As and industry leading nutrition analysis provider in the food industry, we are all about making the workplace more efficient. Let’s face it, the industry has been a notoriously slow adopter when it comes to technology. Recipes are still in books or excel files instead of a recipe database and many manufacturers are still relying on expensive labs to perform their nutrition analysis, a process that often comes with a lengthy turnaround time. For years, this was how things were done. When we came on the scene 17 years ago, the thought of creating a nutrition facts panel from your home computer was, frankly, bonkers. Where is all of the nutrition information coming from? How do we know it’s accurate? Now 2020, thousands of clients and nearly 2 decades later, manufacturers are seeing the simplicity of these DIY labels and now understand that they are, in fact, completely FDA compliant! However, if you’re one of the technology-adopting food manufacturers who have used platforms such as LabelCalc, you still could feel a bit wary of calculating your own nutritional information and creating a panel. And we get it! Food and nutrition are two very different categories that intersect within this industry. One can truly know one without the other. This is why we 100% recommend that you receive a nutrition label review by a Registered Dietitian. (Did you know we have a few on staff? Well, now you do.)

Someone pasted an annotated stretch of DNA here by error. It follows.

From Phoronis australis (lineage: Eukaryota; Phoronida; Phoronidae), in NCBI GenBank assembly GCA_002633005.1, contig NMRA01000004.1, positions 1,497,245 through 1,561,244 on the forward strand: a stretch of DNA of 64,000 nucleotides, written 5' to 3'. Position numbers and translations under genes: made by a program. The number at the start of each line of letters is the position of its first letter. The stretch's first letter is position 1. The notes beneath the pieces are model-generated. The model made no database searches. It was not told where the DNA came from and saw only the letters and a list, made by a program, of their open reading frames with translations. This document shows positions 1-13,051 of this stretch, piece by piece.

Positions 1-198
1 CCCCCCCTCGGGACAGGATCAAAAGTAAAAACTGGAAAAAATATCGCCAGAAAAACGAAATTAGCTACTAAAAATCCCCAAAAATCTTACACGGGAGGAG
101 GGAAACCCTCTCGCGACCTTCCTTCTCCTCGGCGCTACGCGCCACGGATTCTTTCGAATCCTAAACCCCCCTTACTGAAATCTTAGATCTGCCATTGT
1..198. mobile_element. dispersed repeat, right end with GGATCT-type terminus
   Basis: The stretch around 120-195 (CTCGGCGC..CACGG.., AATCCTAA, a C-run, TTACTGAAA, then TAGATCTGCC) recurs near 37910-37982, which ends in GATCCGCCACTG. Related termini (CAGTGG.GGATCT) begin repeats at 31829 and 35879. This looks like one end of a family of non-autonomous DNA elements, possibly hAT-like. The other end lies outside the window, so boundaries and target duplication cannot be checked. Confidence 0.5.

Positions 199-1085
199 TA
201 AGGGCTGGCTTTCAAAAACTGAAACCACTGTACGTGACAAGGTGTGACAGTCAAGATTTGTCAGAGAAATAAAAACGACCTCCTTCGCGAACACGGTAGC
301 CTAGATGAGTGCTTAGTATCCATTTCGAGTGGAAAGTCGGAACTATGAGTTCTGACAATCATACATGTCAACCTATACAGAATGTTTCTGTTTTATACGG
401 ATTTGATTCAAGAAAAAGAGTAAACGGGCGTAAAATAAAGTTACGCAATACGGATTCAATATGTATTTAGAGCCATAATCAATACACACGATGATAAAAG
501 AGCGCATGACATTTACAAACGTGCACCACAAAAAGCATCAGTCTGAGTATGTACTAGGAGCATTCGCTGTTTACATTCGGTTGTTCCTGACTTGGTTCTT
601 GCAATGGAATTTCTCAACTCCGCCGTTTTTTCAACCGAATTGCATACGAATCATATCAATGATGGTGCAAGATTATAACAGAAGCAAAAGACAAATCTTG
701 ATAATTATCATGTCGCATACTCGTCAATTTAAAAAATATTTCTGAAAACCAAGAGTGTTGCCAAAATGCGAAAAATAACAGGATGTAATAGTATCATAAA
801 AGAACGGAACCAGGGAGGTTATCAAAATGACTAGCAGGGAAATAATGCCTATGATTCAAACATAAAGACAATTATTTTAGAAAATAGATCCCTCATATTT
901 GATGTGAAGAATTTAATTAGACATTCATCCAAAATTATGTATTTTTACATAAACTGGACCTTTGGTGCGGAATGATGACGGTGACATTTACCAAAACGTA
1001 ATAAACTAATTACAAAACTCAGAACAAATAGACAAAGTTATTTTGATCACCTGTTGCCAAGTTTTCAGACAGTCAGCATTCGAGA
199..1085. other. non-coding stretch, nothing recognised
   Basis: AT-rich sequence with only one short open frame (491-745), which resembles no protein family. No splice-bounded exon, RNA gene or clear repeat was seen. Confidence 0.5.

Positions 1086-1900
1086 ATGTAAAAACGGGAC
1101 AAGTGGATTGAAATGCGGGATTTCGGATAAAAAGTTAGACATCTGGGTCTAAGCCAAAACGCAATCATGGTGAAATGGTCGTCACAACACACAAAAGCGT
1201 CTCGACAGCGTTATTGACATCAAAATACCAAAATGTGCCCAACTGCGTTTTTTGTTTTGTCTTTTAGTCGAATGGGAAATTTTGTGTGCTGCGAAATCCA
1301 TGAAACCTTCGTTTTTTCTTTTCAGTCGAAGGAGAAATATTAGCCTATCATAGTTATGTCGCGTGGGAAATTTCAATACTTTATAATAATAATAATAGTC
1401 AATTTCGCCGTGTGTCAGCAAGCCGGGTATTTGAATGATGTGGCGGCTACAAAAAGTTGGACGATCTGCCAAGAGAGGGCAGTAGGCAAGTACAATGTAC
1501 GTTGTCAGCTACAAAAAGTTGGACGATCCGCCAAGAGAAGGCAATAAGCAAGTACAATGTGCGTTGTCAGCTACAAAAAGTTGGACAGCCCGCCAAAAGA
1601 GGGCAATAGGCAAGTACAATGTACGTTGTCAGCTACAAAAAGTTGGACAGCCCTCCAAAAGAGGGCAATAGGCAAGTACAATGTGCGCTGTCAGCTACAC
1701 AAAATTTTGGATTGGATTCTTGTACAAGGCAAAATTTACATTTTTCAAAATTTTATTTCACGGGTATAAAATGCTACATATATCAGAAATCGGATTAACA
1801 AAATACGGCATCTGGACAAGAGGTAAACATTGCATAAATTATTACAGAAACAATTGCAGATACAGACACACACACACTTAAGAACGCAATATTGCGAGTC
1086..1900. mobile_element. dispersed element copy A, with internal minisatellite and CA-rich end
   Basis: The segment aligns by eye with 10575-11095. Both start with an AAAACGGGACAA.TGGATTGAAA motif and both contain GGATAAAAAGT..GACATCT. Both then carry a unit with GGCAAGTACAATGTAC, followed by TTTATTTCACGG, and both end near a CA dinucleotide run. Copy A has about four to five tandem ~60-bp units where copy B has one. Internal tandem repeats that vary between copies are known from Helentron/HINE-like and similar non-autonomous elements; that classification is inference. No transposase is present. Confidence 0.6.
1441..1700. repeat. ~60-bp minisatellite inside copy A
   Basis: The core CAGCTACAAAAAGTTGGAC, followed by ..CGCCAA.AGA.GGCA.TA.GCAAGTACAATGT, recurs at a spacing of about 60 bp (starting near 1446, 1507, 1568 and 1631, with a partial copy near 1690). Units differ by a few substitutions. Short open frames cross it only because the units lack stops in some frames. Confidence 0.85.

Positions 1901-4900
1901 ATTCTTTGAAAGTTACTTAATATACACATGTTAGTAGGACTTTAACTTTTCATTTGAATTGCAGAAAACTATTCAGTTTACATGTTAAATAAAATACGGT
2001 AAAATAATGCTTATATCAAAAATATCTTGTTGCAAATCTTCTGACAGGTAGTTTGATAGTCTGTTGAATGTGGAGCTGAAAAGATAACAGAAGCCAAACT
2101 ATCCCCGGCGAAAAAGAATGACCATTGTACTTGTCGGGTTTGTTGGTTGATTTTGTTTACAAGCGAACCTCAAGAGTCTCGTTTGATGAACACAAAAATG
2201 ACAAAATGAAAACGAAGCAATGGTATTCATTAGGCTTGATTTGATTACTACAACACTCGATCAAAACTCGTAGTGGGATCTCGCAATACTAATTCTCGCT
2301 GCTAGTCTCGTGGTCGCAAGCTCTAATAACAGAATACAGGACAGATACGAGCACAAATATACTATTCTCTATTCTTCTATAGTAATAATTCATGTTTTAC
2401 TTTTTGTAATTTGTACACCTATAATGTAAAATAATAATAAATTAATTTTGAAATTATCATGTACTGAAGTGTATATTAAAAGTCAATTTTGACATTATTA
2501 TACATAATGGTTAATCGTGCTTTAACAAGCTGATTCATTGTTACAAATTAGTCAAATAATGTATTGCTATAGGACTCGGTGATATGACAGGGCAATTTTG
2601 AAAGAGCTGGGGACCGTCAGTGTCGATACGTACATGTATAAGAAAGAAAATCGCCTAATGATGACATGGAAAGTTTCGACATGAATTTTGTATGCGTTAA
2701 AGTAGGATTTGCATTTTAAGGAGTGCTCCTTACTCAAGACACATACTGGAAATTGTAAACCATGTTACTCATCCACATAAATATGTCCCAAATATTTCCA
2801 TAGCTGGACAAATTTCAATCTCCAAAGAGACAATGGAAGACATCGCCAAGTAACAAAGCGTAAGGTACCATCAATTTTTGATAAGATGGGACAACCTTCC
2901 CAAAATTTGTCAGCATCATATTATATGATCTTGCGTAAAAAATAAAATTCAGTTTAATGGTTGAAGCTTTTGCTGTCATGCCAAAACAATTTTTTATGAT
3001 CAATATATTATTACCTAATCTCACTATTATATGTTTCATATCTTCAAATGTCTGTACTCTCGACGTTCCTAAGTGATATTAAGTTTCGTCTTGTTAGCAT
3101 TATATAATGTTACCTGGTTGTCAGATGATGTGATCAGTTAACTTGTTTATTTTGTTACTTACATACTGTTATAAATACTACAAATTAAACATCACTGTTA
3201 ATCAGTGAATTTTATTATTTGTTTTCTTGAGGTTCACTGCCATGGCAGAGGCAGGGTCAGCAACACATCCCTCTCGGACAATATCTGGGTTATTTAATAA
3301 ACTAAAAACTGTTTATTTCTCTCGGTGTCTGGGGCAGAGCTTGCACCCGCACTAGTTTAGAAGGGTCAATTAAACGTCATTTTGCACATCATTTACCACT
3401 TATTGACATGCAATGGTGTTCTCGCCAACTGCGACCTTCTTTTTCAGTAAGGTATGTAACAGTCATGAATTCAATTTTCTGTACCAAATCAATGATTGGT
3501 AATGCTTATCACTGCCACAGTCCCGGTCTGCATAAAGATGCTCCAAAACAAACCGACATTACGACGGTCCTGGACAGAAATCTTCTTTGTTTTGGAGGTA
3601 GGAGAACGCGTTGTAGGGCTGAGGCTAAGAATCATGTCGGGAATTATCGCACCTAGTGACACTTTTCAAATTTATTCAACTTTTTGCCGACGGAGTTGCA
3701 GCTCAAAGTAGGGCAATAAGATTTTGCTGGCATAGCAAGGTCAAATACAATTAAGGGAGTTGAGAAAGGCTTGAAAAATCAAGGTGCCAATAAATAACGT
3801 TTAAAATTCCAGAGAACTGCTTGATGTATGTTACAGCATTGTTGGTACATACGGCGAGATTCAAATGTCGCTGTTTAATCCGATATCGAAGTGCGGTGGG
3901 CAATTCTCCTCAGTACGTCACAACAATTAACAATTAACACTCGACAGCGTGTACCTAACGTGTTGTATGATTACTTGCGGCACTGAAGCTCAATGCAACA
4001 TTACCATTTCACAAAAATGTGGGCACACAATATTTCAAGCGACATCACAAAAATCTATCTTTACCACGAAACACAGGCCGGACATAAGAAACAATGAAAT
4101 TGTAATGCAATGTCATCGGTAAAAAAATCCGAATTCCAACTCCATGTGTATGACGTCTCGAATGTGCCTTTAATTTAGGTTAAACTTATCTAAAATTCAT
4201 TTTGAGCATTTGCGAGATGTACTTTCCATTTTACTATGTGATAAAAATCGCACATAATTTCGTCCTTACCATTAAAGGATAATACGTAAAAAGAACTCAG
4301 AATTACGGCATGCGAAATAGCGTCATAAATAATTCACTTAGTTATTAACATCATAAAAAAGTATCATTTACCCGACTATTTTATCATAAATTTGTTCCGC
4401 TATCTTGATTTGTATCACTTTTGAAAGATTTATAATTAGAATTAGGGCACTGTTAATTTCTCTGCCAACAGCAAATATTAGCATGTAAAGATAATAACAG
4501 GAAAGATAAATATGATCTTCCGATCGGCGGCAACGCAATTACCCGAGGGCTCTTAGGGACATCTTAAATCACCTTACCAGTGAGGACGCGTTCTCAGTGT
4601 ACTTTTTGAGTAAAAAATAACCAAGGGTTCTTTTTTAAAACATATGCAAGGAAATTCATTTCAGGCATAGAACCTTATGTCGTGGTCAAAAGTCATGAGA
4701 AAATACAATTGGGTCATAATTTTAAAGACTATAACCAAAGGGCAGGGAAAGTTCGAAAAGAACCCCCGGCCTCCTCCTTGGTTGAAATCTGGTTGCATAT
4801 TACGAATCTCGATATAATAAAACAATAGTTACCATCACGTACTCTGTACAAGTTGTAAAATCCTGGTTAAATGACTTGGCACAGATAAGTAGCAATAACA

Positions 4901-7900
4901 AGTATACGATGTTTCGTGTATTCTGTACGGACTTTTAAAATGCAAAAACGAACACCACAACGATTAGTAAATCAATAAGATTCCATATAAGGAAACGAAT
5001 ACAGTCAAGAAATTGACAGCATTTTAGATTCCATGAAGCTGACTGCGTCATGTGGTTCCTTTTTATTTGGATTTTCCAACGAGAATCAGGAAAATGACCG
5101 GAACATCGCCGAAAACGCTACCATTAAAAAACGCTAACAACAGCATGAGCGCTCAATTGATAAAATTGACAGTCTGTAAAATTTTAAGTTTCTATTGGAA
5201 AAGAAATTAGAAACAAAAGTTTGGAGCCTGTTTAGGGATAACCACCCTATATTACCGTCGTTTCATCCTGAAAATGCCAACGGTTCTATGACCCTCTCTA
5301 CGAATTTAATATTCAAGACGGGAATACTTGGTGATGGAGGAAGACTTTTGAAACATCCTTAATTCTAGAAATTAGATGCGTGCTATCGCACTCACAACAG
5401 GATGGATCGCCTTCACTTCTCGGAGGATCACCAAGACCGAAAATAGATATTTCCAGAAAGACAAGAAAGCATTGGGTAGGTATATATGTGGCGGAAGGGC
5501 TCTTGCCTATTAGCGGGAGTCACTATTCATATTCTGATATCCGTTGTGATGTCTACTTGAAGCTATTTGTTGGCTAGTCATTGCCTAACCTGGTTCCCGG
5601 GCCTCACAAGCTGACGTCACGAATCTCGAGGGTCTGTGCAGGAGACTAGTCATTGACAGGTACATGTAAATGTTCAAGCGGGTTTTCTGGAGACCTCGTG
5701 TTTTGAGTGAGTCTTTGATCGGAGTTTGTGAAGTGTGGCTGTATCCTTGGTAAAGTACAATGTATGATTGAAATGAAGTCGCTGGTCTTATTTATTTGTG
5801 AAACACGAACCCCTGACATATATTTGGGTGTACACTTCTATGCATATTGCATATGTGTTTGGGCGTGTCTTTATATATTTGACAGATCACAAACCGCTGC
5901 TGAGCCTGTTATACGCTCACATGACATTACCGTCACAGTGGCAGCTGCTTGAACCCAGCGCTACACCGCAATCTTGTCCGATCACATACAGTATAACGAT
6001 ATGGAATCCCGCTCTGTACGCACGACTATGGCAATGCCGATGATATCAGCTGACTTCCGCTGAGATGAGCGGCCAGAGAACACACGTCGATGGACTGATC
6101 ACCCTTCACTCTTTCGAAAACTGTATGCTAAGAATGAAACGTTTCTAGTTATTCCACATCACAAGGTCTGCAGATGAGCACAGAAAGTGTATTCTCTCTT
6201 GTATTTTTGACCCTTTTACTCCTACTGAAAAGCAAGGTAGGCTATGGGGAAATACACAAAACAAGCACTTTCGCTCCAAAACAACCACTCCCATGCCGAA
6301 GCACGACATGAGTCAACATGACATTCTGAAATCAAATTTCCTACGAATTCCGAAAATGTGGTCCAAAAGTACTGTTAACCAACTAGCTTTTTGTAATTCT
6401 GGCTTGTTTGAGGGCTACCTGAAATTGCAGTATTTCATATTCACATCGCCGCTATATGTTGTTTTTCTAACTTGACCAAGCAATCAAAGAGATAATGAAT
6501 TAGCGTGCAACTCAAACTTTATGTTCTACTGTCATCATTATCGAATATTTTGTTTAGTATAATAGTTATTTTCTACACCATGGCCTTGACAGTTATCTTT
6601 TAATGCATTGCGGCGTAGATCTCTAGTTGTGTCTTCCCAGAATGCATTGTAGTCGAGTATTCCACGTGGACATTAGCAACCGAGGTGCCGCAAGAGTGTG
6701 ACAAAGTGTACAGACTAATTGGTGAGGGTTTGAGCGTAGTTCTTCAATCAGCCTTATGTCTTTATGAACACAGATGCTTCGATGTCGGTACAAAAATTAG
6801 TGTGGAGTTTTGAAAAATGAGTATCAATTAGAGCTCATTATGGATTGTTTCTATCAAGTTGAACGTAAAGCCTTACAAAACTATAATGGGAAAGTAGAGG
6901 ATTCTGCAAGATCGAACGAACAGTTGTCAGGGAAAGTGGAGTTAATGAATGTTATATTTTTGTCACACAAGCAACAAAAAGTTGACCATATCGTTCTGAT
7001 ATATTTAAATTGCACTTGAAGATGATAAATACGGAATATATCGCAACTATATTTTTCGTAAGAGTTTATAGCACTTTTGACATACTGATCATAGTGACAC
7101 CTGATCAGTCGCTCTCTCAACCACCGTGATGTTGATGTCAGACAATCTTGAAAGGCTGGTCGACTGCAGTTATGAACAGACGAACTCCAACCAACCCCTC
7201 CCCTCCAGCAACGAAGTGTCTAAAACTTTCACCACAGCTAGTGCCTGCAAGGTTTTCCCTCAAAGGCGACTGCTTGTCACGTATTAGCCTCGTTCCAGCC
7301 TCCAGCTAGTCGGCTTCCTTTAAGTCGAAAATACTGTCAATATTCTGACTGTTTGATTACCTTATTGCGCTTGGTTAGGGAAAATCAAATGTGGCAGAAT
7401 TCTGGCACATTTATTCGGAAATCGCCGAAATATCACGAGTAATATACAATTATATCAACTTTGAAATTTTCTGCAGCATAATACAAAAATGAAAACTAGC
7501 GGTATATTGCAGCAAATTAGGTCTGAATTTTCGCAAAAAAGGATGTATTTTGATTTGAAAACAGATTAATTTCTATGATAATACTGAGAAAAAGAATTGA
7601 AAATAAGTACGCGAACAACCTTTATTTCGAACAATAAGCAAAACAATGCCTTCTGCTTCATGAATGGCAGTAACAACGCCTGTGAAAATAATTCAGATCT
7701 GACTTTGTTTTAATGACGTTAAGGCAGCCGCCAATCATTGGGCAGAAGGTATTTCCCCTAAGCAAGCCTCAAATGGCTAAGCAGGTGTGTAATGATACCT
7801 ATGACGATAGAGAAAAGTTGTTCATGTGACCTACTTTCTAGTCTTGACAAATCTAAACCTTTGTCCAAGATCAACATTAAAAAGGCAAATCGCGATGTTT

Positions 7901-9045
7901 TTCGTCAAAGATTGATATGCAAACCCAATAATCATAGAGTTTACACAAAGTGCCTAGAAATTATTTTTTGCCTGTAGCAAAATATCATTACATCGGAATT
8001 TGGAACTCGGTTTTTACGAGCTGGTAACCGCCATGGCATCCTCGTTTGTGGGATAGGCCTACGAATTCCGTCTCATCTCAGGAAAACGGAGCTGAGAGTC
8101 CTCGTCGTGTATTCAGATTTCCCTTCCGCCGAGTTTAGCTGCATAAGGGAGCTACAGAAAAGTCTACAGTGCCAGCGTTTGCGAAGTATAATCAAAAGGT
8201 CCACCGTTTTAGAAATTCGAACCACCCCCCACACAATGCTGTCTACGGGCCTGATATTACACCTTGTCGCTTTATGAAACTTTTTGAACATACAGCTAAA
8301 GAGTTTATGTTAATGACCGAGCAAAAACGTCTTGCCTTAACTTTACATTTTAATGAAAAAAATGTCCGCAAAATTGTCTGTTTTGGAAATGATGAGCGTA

Accurate Ingredient Entry
Nutrition analysis platforms are notorious for having extensive ingredient databases — and for good reason! But when you are sitting down to match your recipe ingredients with 800,000+ possibilities, the process can become a little daunting. How do I know I’m choosing the right ingredient? Can I use the general database or should I use the branded database? What about any home-made ingredients I may have, should they be sent to a lab before I add them to my recipe?
We know, we know! It’s crazy. And with the reasonable fear of doubt, wondering if you you’re FDA compliant, DIY can sometimes feel a little uncomfortable. Trust us, we’ve answered tens of thousands of your questions over the years. And this is why, when you are doing a DIY label we recommend that you have a nutrition label review performed by our Registered Dietitian.
We often receive questions about home-made or unique ingredients that are coming from specialty suppliers. These ingredients in particular may not have a nutrition panel connected to them or may need to be placed into an entirely separate “sub-recipe” that will support your final recipe. Whatever the case is, your recipe has the potential of being very complicated. For this reason, we will say it again, we recommend you receive a label review. This way, you can have any unique or home-made ingredients reviewed by an industry-experienced Registered Dietitian who will be able to confirm that they were entered correctly and accurately.